When all the grandpaboys made their death-is-coming-to-get-me albums in the 1990s (Reed's Magic & Loss, Dylan's Time Out of Mind, et al) only one of them didn't go all selfish. Tom Waits told transcendent, cinematic stories set in barns, colosseums, nursing homes, bars and temperamental oceans from the viewpoints of religious alcoholics, hairy-chested ex-cons, embittered nonagenarians, jilted Ophelias and would-be suicides. Waits' wails were lizardly and warm throughout; Bone contains the finest showcase of his Frank-Oz-meets-Francisco-Goya pipes.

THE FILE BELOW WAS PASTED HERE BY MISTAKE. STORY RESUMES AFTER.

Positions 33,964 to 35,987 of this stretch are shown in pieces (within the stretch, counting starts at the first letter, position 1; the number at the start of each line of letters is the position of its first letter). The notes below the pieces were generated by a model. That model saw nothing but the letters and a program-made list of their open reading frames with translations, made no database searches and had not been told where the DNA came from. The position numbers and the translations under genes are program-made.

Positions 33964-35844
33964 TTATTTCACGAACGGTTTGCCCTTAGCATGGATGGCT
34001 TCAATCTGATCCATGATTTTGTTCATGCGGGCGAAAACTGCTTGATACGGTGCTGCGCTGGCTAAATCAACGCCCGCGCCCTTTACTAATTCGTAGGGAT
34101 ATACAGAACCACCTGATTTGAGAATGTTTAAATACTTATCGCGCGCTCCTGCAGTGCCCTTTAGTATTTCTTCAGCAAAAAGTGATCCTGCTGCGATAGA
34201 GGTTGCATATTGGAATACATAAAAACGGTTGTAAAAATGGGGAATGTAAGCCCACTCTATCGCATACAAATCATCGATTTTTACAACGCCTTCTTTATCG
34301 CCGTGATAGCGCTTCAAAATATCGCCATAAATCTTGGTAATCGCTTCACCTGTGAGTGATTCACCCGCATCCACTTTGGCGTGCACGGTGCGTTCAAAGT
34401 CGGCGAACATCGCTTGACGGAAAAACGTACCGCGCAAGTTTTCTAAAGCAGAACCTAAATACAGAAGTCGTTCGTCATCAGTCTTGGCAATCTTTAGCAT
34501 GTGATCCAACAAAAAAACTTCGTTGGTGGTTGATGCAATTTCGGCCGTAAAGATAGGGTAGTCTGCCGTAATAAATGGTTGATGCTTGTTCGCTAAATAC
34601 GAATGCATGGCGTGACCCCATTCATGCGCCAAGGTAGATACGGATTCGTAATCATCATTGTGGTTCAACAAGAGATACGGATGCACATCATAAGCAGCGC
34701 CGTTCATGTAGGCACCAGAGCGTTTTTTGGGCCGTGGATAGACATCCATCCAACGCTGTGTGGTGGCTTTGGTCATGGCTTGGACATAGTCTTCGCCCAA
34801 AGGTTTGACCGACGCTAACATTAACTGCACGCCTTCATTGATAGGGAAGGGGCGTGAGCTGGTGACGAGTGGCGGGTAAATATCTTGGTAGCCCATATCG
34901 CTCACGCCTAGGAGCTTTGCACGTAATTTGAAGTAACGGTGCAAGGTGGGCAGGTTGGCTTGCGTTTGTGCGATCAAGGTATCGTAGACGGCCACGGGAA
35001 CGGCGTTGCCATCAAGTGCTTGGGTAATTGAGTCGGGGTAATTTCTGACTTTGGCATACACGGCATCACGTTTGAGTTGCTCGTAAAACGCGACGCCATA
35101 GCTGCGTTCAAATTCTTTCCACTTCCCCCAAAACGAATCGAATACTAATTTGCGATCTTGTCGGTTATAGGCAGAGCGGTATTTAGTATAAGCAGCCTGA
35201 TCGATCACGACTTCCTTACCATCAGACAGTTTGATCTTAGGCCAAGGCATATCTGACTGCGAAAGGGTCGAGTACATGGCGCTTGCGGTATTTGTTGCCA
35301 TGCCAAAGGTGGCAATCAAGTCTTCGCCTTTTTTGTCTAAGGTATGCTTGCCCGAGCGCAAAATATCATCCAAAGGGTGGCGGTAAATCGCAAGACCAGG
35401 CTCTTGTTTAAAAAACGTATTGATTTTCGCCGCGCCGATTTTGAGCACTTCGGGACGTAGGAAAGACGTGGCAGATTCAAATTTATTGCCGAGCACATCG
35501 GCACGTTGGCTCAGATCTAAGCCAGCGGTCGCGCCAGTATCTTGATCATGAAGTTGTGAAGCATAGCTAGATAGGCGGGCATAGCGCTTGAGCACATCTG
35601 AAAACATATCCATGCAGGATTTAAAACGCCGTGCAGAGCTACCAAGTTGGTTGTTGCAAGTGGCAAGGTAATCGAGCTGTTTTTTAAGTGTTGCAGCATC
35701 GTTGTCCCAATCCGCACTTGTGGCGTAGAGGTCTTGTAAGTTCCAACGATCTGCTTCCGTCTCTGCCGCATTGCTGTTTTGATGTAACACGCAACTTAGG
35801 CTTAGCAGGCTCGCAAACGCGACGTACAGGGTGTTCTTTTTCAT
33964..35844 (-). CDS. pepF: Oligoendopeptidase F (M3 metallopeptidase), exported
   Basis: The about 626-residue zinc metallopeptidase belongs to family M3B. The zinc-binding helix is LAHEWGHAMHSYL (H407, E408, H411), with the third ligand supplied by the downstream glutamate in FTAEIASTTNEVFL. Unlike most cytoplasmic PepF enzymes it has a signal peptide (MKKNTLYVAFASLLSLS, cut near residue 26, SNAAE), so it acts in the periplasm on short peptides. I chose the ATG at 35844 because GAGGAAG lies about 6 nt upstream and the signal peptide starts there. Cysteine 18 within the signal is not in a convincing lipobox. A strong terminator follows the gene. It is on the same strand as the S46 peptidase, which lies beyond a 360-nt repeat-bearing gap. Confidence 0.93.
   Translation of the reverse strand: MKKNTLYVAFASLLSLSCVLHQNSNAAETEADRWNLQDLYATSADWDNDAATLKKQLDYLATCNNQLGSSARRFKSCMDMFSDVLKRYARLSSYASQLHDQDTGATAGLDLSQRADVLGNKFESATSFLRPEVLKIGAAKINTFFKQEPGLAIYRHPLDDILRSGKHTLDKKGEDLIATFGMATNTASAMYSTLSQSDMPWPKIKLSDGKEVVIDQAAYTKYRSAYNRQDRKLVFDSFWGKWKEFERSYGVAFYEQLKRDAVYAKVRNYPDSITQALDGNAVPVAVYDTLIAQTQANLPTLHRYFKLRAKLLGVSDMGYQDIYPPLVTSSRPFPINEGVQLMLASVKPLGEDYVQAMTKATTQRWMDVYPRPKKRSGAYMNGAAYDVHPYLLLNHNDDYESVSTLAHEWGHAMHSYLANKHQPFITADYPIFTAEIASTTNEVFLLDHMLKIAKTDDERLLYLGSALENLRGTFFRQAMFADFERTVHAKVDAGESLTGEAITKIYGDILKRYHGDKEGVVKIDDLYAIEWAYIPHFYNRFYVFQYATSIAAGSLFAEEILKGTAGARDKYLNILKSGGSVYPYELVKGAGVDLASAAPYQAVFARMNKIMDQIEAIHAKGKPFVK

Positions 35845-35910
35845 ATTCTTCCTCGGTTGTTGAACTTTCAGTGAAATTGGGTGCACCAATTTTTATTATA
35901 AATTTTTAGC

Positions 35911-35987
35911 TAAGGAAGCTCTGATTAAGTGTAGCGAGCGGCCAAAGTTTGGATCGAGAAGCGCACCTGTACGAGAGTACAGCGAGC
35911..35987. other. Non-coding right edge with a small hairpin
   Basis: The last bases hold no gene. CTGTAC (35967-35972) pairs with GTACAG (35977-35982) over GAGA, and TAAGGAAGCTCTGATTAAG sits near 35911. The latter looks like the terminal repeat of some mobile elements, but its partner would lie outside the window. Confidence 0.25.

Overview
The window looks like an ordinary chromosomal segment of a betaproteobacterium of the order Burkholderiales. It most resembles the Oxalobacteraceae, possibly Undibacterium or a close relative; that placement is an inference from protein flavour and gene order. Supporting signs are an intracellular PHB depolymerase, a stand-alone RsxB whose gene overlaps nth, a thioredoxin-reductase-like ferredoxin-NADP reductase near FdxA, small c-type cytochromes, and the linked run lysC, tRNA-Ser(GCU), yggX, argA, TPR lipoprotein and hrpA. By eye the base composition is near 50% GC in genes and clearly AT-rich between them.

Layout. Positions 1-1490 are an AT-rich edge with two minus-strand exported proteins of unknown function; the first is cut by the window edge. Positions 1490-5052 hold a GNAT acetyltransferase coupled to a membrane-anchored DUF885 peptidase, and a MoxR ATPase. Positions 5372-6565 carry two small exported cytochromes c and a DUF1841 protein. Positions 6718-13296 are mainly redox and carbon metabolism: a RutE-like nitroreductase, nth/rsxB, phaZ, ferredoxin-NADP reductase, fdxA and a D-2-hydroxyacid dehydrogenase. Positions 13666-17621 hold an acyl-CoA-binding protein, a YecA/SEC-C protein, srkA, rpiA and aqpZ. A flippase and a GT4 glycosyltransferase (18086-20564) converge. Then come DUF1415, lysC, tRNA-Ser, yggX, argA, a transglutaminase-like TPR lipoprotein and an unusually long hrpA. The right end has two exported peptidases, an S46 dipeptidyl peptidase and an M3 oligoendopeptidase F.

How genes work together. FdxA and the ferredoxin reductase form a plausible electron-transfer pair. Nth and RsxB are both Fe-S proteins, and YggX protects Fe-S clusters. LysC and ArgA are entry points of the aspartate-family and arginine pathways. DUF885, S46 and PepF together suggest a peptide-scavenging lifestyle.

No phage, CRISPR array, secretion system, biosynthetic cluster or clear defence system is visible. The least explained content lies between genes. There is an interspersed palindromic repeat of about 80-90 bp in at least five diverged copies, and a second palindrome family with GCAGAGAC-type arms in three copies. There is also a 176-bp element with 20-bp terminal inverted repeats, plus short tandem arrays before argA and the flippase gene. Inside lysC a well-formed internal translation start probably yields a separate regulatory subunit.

Although it's a mystic love song, "Earth Died Screaming" was scary enough to turn the staunchest global-warming skeptic into an environmentalist. No existential ballroom could clear its floor without Ralph Carney's mournful woodwinds accenting "Dirt in the Ground". The myths of Christ, Lucifer, Sleepy Hollow and Johnny Cash blend on the chiller "Black Wings", which suggested that saviors are born out of gossip. Joey Ramone would go on to cover "I Don't Wanna Grow Up", and Waits would go on to outlive the beautiful bastard. If you don't weep to the twilit sendoff "Who Are You", then I must ask who the hell you think you are; of course, the chorus' question could easily be turned on its consummate-actor source. Waits, Beck and Radiohead form the trifecta proving that the "Best Alternative" Grammy can get something right, but only Waits fisted every Yankee idiom into a stain-pocked opera gown.